Lavender Country, the band formed, re-formed
and fronted by Bremerton’s Patrick Haggerty, will
play a 40-minute set at the fabled South by
Southwest music festival.
Additionally, a 15-minute documentary film about Haggerty and
the band, “These C*cksucking Tears,” will be
screened on three occasions during SXSW’s film festival. (The photo
of Haggerty below is a still from the film.)
Haggerty, now 72, wrote the songs for Lavender Country’s
eponymous album, which was released in 1973. Touted as the first
openly gay country music, it received limited exposure at the time
and fell into obscurity until it was
re-issued in 2014 by an archival label and garnered both critical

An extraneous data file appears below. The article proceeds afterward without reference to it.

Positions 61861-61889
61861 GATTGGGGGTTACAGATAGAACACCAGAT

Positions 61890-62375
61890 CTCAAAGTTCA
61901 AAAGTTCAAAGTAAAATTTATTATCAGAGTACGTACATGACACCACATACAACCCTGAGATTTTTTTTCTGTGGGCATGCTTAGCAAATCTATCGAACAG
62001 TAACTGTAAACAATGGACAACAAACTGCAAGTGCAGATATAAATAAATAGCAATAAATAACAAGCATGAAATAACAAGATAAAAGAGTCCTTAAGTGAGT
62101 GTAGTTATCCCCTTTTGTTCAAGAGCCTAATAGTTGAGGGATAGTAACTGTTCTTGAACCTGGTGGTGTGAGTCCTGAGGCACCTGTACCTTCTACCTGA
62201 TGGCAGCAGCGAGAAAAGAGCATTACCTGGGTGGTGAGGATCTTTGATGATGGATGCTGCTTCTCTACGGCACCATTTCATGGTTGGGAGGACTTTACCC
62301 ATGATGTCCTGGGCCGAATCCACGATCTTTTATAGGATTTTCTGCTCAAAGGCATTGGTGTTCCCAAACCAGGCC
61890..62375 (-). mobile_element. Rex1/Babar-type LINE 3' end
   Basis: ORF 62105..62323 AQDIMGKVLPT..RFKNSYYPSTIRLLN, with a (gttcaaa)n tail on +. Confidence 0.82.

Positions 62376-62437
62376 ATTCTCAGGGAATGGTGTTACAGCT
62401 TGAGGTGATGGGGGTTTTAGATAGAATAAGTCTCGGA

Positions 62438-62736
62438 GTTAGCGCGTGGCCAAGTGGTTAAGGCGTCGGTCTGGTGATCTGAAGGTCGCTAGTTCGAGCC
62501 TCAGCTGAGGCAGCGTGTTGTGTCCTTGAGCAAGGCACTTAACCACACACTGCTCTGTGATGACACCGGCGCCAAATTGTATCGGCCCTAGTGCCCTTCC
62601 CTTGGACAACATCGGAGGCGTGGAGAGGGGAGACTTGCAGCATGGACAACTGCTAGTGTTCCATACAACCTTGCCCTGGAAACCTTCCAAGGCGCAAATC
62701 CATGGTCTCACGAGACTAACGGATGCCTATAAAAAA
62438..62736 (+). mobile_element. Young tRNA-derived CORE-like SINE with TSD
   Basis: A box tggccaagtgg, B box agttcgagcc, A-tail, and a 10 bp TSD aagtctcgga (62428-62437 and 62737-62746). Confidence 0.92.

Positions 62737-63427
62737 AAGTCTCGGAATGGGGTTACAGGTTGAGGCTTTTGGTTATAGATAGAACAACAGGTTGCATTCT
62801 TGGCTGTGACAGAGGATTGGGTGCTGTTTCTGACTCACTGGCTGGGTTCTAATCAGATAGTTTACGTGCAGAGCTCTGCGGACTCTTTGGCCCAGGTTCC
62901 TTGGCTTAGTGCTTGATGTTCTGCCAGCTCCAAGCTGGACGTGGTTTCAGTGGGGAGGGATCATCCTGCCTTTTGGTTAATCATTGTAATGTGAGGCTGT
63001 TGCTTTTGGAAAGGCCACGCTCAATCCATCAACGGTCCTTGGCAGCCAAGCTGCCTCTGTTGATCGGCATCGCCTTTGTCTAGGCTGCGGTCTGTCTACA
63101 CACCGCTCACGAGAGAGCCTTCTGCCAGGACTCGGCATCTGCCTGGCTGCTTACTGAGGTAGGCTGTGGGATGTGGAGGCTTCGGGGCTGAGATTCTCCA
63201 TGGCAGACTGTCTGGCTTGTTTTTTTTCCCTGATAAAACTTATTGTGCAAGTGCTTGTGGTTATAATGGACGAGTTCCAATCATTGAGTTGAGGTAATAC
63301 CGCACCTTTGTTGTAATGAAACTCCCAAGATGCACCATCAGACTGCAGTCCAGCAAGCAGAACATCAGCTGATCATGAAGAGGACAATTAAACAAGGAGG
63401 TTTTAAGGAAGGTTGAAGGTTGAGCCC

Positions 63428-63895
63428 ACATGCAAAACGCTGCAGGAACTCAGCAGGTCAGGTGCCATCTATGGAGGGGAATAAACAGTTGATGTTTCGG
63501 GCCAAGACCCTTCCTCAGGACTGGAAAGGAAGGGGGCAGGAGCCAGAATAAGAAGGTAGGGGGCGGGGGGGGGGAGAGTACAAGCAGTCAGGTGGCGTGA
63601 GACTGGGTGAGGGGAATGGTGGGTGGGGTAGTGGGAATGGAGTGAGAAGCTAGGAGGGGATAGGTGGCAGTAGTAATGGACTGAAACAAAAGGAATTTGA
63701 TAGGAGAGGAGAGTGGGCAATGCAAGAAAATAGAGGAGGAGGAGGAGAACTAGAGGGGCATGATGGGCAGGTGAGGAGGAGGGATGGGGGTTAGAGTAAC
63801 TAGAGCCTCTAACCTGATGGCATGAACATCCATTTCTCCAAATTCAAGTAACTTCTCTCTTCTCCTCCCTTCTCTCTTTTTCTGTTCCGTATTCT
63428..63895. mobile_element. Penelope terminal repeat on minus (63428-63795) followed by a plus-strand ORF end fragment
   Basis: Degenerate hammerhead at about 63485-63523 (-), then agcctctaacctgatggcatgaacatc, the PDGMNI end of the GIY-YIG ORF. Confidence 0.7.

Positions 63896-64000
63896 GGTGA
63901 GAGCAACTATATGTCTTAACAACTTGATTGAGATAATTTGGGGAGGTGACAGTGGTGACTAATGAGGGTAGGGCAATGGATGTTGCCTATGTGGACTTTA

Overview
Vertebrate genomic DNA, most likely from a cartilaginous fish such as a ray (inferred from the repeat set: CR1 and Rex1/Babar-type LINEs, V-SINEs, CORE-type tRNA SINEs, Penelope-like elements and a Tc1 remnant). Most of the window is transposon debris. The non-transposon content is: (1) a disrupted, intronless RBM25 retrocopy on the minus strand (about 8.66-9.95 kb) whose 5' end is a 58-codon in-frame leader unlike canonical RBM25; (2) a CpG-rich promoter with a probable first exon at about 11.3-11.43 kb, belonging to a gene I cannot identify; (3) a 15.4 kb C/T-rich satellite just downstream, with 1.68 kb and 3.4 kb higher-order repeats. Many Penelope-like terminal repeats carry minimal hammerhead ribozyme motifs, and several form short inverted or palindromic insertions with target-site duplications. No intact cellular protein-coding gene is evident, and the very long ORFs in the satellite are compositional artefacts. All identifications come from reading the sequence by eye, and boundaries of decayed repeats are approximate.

acclaim and considerable media attention.
SXSW’s Web site describes the album “Lavender Country” as
“nothing less than an artifact of courage, a sonic political
protest document of enormous power, clarity and grace.”
Haggerty, in a May 2014 Kitsap Sun story, said
he considered the album, at the time it was first released, to be
“a bootleg, basically. It was a lyrical description of the problems
gay men were facing at the time.
“And now, here’s this younger generation of aficionados who are
behind this revival. They want to hear what it says. That
represents a huge cultural shift.”
The film, directed by Dan Taberski, gets its
title from one of “Lavender Country’s” songs, “Cryin’ These
C*cksuckin’ Tears.” The 15-minute documentary covers Haggerty’s
upbringing in rural northern Washington, the making of the album
and its discovery 40 years later by the North Carolina record label
Paradise of Bachelors.
Lavender Country perform a SXSW showcase set at noon March 19 at
the Hideout Theatre.